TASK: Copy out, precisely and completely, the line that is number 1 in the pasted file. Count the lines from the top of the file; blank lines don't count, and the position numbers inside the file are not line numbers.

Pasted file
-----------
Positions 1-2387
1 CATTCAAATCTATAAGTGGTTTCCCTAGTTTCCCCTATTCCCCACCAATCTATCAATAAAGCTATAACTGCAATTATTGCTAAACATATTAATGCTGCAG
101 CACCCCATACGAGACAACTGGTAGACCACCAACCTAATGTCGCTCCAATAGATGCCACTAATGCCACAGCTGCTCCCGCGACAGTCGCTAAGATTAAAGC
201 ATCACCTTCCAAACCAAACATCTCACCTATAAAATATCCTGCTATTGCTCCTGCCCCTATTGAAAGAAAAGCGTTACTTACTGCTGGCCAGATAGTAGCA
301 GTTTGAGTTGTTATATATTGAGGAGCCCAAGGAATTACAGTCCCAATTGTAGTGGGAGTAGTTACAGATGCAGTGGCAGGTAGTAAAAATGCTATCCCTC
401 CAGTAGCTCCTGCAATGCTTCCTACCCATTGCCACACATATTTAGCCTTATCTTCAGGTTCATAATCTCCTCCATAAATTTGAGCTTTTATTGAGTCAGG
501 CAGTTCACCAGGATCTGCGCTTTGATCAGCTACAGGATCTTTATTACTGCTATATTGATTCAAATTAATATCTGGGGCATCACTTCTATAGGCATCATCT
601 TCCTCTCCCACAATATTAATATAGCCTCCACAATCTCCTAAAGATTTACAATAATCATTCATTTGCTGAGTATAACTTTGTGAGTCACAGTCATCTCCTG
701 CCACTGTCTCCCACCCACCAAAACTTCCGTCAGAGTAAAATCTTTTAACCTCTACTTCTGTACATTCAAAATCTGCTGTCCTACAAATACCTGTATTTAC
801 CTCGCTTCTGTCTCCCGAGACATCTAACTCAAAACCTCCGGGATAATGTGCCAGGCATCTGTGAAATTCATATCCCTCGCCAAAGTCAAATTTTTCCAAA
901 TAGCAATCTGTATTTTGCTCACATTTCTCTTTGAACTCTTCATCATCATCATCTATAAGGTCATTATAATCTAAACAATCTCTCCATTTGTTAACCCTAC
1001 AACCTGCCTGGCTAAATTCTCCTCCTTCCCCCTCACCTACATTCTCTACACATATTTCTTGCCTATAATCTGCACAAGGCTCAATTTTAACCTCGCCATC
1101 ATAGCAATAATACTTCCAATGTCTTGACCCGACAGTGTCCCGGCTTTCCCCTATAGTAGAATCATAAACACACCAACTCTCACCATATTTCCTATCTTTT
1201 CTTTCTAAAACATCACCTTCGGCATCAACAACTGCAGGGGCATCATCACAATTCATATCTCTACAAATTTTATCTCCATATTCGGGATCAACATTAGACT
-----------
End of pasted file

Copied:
Positions 1-2387